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The Hope of Humanity

This is but a sample of this story.  The complete version is available in my print collection Man Against the Future.  From there, you can order signed copies, or buy it for the Kindle or the Nook.

The year was 2081 and so many of the social problems humans had faced over the last hundred years were still a pretty big problem. Most people were still poor, corporations still ran the government, and politicians were constantly caught with prostitutes of both sexes, living and dead. When politicians weren't blowing each other's personal lives completely out of proportion for political gain, they were starting wars with other countries. Sometimes, they would even start wars with people inside their own country, but those were usually ideological. Perhaps the biggest and worst change was that the polar ice caps had melted and much of the Mojave Desert was now prime beachfront property, and the air across the globe tasted like you were sucking on a tailpipe.

As pressing and horrible as those issues were, they really didn't enter into the minds of John and Mildred Bates. They were working class and average in most ways. John worked a standard 60 hour work week and, to help make ends meet, Mildred picked up 39 hours a week, part time, working at the deli counter at the local, national chain grocery emporium. Even with all those hours, supporting their modest household and single child, John, Jr., was a difficult exercise. After the mortgage, the bills, the poor tax, and their basic needs, there wasn't a lot left over for leisure, though they had saved up their pennies for quite a while to afford the sizeable Ramjac brand HD television that provided the centerpiece for their living space.

Each night after work, John Bates would settle into his favorite tattered easy chair that he was still making payments on, he would crack open an ice cold beer, and watch his immense television. Despite his disinterest, he seemed to watch the local, nationally-syndicated-for-the-region news. Little John, Jr., just before bedtime, would sit cross-legged in the space of carpet between his father and the television, transfixed by every image shown on the high definition display.

"Tonight, we have a special live program for you from science reporter Kurt Sanders."

"Mildred! Can you grab another beer for me, love?"

"This is Kurt Sanders, and I'm here at the Monsanto Space Center in Cape Canveral, Florida, reporting live for a momentous occasion, both for science and for mankind."

"Yes, dear! I'll grab another can from the ice box."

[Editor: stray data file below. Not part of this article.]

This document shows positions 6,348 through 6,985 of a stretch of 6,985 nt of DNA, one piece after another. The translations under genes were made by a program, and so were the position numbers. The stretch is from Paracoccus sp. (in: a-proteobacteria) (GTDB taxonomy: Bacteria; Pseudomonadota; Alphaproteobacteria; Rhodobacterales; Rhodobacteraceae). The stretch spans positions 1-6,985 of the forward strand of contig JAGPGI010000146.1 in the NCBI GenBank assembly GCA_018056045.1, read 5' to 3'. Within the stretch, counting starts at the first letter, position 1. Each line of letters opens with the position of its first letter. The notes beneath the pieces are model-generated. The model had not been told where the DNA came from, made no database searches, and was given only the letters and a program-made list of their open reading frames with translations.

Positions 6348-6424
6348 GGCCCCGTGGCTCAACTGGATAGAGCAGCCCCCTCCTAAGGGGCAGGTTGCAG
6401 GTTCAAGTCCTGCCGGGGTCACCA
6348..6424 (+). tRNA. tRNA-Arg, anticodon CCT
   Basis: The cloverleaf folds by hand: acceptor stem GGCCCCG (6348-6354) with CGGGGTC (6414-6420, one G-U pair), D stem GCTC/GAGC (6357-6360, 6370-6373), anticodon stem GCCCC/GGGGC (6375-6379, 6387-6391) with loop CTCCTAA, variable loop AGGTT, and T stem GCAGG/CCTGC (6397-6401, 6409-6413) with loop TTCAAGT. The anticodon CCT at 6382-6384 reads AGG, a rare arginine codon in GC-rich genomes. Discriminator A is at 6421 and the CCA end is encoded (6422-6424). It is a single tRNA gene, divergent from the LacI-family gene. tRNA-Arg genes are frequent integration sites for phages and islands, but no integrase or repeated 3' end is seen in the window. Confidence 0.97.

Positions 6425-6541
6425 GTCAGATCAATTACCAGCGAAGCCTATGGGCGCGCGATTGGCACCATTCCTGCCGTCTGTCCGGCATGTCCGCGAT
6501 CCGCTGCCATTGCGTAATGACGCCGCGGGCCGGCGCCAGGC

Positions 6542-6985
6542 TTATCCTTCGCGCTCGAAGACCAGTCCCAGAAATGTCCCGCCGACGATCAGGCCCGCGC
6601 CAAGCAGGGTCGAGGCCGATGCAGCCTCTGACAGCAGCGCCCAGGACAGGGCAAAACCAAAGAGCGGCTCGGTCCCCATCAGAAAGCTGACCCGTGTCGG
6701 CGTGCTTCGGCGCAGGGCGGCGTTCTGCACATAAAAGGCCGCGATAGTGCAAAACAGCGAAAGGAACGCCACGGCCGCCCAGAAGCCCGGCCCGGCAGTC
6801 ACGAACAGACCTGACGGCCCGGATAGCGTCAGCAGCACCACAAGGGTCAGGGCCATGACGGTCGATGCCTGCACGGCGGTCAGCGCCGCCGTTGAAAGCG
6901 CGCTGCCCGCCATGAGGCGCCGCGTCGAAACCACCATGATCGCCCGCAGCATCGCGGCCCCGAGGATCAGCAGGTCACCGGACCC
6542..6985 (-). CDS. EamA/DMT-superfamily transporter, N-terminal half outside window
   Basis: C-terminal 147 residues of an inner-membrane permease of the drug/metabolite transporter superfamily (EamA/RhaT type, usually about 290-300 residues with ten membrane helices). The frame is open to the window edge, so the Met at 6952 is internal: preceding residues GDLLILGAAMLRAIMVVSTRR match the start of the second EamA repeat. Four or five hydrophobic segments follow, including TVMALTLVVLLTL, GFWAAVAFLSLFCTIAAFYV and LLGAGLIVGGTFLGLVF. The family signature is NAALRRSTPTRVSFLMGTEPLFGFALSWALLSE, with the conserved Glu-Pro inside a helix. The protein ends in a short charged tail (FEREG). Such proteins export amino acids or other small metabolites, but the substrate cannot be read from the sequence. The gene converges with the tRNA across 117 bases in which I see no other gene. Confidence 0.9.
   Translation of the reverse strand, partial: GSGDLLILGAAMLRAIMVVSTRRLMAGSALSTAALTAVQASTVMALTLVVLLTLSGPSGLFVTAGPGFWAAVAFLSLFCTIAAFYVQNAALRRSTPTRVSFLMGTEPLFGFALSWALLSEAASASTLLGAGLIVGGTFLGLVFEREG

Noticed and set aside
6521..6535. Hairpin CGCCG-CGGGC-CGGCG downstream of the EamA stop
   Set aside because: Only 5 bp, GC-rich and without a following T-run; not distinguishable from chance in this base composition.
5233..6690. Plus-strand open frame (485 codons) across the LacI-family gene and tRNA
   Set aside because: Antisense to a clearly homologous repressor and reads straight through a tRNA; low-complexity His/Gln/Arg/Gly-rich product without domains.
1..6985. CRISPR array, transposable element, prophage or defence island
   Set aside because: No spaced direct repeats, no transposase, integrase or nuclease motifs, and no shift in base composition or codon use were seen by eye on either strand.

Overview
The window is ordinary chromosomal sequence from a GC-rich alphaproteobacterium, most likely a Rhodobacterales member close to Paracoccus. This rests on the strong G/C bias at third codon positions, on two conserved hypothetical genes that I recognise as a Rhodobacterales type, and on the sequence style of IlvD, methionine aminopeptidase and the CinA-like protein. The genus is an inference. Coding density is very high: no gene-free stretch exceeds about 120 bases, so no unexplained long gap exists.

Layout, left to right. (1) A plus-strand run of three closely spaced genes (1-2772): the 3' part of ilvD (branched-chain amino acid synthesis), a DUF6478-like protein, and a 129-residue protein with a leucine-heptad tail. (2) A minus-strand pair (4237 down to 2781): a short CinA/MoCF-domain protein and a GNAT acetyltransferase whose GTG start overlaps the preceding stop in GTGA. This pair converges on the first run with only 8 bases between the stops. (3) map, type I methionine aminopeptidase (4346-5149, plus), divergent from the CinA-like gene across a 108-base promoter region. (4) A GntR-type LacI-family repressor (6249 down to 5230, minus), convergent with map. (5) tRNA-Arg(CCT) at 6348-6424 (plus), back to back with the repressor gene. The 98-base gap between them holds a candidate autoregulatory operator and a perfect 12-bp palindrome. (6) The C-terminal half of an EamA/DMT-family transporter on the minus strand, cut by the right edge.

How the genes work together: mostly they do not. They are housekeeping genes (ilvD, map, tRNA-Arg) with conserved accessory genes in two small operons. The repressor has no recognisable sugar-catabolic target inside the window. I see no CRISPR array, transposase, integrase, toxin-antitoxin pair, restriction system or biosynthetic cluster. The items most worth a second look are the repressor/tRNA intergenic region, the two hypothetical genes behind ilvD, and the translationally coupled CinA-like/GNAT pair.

"With me, I have Doctor Thaddeus Quentin, chief architect of Project: Humanity, brought to you by Exxon, which is launching in a rocket in T-Minus 8 minutes."

Mildred arrived a moment later in the living room with John's beer, putting it in his hand and leaning down, pulling the foot rest on his recliner up for him. He sipped the head of the beer that had flowed over the lip of the can, paying far less attention to the launch than his boy was.

"What we're doing is really quite simple. The top minds in the world have created a 60 year plan to fix the problems of the world, hunger, disease, war, and monetize those solutions for their sponsors...."

John, Jr., blinked. At seven years old these concepts were still just a little too abstract for his innocent little mind. He'd been hungry before, but he couldn't understand how it could be a problem since food seemed so readily available. And he didn't think disease would have been a big deal because whenever he got too sick, he would be taken to the emergency room. And war was something cool that his dad had showed him in movies. But he was appropriately naïve for his age, like all boys his age should be.

"And what we're doing is quite revolutionary in order to solve the mortality problem and allow these brilliant minds and captains of industry to oversee their plan to the end and beyond."

John slurped his beer, worn to the bone. Mildred listened to the broadcast from the kitchen where the smells of a cooking dinner were all consuming.

"...and could you explain to our audience at home how you plan to conquer 'the mortality problem'?"

"Time travel," the good doctor said as he flashed a sparkling grin at the camera.

This is but a sample of this story.  The complete version is available in my print collection Man Against the Future.  From there, you can order signed copies, or buy it for the Kindle or the Nook.
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